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Advances made on the housing crisis, funding approved for Speedboat Beach improvements and more eastern Placer County news

October 24, 2017

Today’s Placer County Board of Supervisors meeting in Kings Beach was a busy one. In addition to discussion of how guest lodging taxes are collected and spent in eastern Placer County, detailed in a separate news release, today’s meeting included updates on a number of other projects of local interest.

Improvements for Speedboat Beach, the future of the Tahoe City firehouse, efforts to address local housing challenges and an update on the Cabin Creek biomass facility were also on the agenda.

Speedboat Beach improvements
The board approved $400,000 in park dedication fees and $100,000 for improvements to Speedboat Beach, located at the base of Harbor Avenue and Lake Streets in Kings Beach.

The funding will cover completion of planned restroom, signage, stairway and access improvements, in line with the input received from the community at a series of workshops.

Tahoe City fire station/Tahoe Community Center
Continuing an effort to reinvent the Tahoe City firehouse property vacated by the North Tahoe Fire District several years ago, the board voted to approve acquisition of the adjoining Tahoe Community Center building located at 380 North Lake Boulevard in Tahoe City for $1 from the Tahoe City Public Utilities District. Additionally, the board authorized a lease agreement with North Tahoe Arts Inc., which currently operates a gallery in the building.

The board also received an update from county staff on recent community outreach efforts to reimagine the opportunities for the properties through a series of public workshops. While the use of space is yet to be decided, staff plans to issue a request for information in November, soliciting ideas for site proposals, and will return to the board early next year with recommended next steps.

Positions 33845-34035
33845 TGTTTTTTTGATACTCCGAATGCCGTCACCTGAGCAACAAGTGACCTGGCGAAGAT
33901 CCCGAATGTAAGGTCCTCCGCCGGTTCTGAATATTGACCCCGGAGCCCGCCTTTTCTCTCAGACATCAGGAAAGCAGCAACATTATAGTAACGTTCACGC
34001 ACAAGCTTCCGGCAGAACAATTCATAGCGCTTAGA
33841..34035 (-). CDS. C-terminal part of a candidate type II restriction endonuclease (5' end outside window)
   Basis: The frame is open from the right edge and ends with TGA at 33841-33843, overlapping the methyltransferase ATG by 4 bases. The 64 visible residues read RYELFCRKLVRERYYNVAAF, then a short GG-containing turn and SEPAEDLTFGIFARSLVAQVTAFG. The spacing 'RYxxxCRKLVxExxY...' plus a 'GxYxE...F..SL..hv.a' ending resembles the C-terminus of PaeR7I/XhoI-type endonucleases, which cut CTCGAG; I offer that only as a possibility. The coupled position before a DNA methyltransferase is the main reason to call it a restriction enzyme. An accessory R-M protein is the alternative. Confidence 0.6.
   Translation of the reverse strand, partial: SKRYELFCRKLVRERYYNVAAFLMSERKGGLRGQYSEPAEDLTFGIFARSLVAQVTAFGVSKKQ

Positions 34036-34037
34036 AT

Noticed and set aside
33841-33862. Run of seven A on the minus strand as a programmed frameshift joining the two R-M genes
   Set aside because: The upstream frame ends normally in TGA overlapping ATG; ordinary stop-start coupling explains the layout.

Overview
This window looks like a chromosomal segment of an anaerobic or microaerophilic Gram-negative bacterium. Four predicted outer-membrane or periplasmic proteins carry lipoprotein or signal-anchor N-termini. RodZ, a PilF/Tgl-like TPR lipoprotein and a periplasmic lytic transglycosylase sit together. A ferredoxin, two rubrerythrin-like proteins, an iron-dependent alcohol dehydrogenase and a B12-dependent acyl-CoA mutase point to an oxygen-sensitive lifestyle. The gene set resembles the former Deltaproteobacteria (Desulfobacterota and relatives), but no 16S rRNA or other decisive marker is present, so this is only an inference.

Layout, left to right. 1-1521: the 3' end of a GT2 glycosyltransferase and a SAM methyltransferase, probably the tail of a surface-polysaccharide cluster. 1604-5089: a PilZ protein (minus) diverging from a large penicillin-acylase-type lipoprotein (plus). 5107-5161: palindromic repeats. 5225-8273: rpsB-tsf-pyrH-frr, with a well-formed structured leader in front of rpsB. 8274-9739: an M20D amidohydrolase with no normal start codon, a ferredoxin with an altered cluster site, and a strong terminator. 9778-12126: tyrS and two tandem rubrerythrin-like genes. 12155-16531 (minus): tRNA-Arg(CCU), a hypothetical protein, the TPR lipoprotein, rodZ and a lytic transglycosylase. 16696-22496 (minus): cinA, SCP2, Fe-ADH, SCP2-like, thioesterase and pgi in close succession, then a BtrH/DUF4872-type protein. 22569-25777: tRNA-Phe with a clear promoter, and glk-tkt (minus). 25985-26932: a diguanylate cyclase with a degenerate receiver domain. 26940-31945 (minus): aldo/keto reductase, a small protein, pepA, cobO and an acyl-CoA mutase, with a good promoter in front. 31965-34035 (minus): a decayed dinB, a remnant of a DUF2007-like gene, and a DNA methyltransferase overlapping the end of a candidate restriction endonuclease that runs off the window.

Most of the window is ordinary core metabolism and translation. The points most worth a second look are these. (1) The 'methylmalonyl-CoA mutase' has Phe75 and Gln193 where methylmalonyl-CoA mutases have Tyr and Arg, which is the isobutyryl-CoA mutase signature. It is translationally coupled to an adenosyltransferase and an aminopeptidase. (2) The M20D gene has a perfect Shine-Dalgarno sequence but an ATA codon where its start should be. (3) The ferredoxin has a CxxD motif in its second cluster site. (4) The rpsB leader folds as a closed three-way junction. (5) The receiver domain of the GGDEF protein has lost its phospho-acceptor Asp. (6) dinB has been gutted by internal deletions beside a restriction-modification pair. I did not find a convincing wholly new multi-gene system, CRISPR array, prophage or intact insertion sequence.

Achievable housing
On the issue of the pressing housing challenges in North Lake Tahoe, the board received an update on the county’s participation in the Mountain Housing Council. The council was created as an outcome of the Tahoe Truckee Regional Housing Needs Assessment in order to develop a regional housing agenda, create resident assistance programs and leverage land owned by public agencies. Placer County is a member organization of the council and is represented by District 5 Supervisor and Board Chair Jennifer Montgomery.

Since April 2017, the council and its sub-committees have worked in four key areas, including creative housing types, funding and finance, housing programs and mapping public lands.

Among key areas of progress, council partners have mapped public lands in the region that could be made available for family or workforce housing. With land a major cost of developing homes, providing public land toward such projects could be a strong incentive to build them. With the lands mapped, focus has shifted to evaluating their feasibility for development, or whether further regulatory action like zoning changes might be necessary to allow it.

Future goals and targets include policy development, increasing the number of people who both live and work in the area, unlocking existing residential and commercial structures for housing, increasing new units, generating additional revenue, rehabilitating existing substandard structures, and possibly tracking loss of seasonal and permanent rentals to short-term rentals being used for vacation purposes.

Council staff is hosting quarterly meetings with local developers, landowners and employers to discuss potential project concepts, projects, obstacles and challenges.

The council will host a public think tank Oct. 25 at the North Tahoe Events Center in Kings Beach to discuss employer solutions to the workforce housing shortage, including a panel discussion about how the housing crisis impacts the local economy.

Cabin Creek biomass facility
The board received an update on the proposed Cabin Creek biomass energy facility, a two-megawatt renewable energy project that would convert forest waste, or biomass, into electricity, which could then be sold.

While the project planning is nearly complete, the historically-low power market has hampered efforts to sell the electricity that would be created by the project, staff reported. County staff have investigated a viable option for selling the electricity by reducing the purchase price by subsidizing with public funds.

A grant with the U.S. Department of Energy is set to expire at the end of 2017. With $1.5 million in grant funds still to be used in facility construction, the county has entered into extension discussions with DOE and anticipates a decision by the end of October.

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